A well regulated militia being necessary to the security of a free State, the right of the People to keep and bear arms shall not be infringed.

Journal of the House of Representatives of the United States,
Volume 1: pp. 305

As you can see the 2nd Amendment underwent a great deal of revision just in course of its birth. What we have today bears little resemblance to what was originally intended and written. History is unclear on the reasons for many of the revisions. One thing remained clear in the course of all the debates and revisions though – the primary purpose of the 2nd Amendment to the US Constitution was to guarantee that the People had the means to protect their liberty from the possible tyranny of our own government.

Related Reading:

U.S. BLACKS AND THE 2ND AMENDMENT: Communities Rifle Associations, Inc.
The Oxford Guide to United States Supreme Court Decisions
District of Columbia v. Heller
A Short History of Nearly Everything
DC: The New Frontier

2nd Amendment On Trial

Posted in Politics on November 20th, 2007

According to FOXNews, after a week of delaying their decision on whether or not to hear the case, the US Supreme court confirmed Tuesday, November 20th, 2007 that they would in fact finally decide if the Second Amendment of the Constitution protects an individual’s right to own guns or instead merely sets forth the collective right of states to maintain militias.

The Supreme Court said Tuesday it will decide whether the District of Columbia can ban handguns, a case that could produce the most in-depth examination of the constitutional right to “keep and bear arms” in nearly 70 years.

The justices’ decision to hear the case could make the divisive debate over guns an issue in the 2008 presidential and congressional elections.

The government of Washington, D.C., is asking the court to uphold its 31-year ban on handgun ownership in the face of a federal appeals court ruling that struck down the ban as incompatible with the Second Amendment. Tuesday’s announcement was widely expected, especially after both the District and the man who challenged the handgun ban asked for the high court review.

The case is District of Columbia v. Heller, 07-290. Arguments will be heard early next year. It looks like, after decades of confusion and speculation, the official interpretation of what rights are guaranteed by the US Constitution’s 2nd Amendment will finally be decided. To my mind it’s long overdue.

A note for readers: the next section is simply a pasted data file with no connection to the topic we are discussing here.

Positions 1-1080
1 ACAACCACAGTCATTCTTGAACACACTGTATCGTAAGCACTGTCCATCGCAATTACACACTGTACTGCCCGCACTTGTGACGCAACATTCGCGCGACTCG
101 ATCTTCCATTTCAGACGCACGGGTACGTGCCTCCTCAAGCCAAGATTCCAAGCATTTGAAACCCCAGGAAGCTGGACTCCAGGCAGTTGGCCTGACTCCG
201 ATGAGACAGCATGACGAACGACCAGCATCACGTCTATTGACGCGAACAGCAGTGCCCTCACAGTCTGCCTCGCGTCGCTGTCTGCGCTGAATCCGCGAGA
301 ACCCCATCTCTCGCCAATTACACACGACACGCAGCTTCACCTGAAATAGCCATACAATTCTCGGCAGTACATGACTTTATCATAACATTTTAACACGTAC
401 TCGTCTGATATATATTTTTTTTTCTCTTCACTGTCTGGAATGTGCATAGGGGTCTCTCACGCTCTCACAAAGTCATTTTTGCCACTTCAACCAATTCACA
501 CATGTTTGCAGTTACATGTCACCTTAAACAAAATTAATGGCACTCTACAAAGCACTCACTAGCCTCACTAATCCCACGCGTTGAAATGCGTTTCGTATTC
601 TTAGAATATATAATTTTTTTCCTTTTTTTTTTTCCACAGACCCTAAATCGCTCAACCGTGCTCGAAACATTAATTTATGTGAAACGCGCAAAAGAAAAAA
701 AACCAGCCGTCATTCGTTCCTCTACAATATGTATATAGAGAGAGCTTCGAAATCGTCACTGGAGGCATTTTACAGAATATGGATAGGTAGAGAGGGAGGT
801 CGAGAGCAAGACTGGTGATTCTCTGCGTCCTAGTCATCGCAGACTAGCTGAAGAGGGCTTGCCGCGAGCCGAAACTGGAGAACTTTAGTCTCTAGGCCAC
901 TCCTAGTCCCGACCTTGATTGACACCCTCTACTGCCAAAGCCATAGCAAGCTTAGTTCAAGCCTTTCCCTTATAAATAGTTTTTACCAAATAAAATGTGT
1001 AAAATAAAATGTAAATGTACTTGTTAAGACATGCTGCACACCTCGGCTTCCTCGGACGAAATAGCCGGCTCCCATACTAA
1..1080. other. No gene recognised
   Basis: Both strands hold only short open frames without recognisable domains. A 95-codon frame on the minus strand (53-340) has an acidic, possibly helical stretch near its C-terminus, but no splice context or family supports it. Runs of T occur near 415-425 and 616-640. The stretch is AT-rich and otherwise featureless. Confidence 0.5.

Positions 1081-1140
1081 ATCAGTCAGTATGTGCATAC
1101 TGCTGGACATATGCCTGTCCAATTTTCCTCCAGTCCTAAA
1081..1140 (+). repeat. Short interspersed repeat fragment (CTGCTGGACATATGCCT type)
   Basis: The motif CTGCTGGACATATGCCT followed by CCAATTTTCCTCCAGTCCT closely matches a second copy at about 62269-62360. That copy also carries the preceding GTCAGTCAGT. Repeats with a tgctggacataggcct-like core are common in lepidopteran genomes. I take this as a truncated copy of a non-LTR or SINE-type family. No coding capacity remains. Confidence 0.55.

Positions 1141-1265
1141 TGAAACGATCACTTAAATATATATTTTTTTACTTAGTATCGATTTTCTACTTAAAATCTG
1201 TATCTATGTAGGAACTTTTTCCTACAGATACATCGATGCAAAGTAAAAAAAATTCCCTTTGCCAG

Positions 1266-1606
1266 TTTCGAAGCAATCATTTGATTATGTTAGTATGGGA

Related Reading:

DC Universe: Rebirth Deluxe Edition (DC Universe Event)
Great Decisions Of The U. S. Supreme Court
The U.S. Supreme Court: A Very Short Introduction
The First Amendment::Cases, Problems, and Materials, 2nd edition.[Hardcover,2008]
Politics

Don’t GETOSAMA In NY!

Posted in Society on November 20th, 2007

GETOSAMA license plateAccording to the Post Chronicle the New York Department of Motor Vehicles has banned the vanity license plate GETOSAMA because they deemed it offensive. DMV spokesman Nick Cantiello said the GETOSAMA plates violate a regulation banning any tag that is obscene, lewd, lascivious, derogatory to a particular ethnic or other group or patently offensive.

So let me get this straight, a vanity plate saying “GETOSAMA” – obviously referring to Osama Bin Laden, an individual who the US federal government has a $25 million bounty on for Sept. 11, 2001, terrorist attacks on the United States – is either “lewd, lascivious, derogatory to a particular ethnic or other group or patently offensive?”

Other sources:

It seems that the NY DMV is either overwhelmingly caught up in extreme Political Correctness or they’re “paying the tax” to CAIR.

Related Reading:

The Third Choice: Islam, Dhimmitude and Freedom
New York Atlas and Gazetteer
Osama Bin Laden: Dead or Alive?
Osama Bin Laden
LA NY: Aerial Photographs of Los Angeles and New York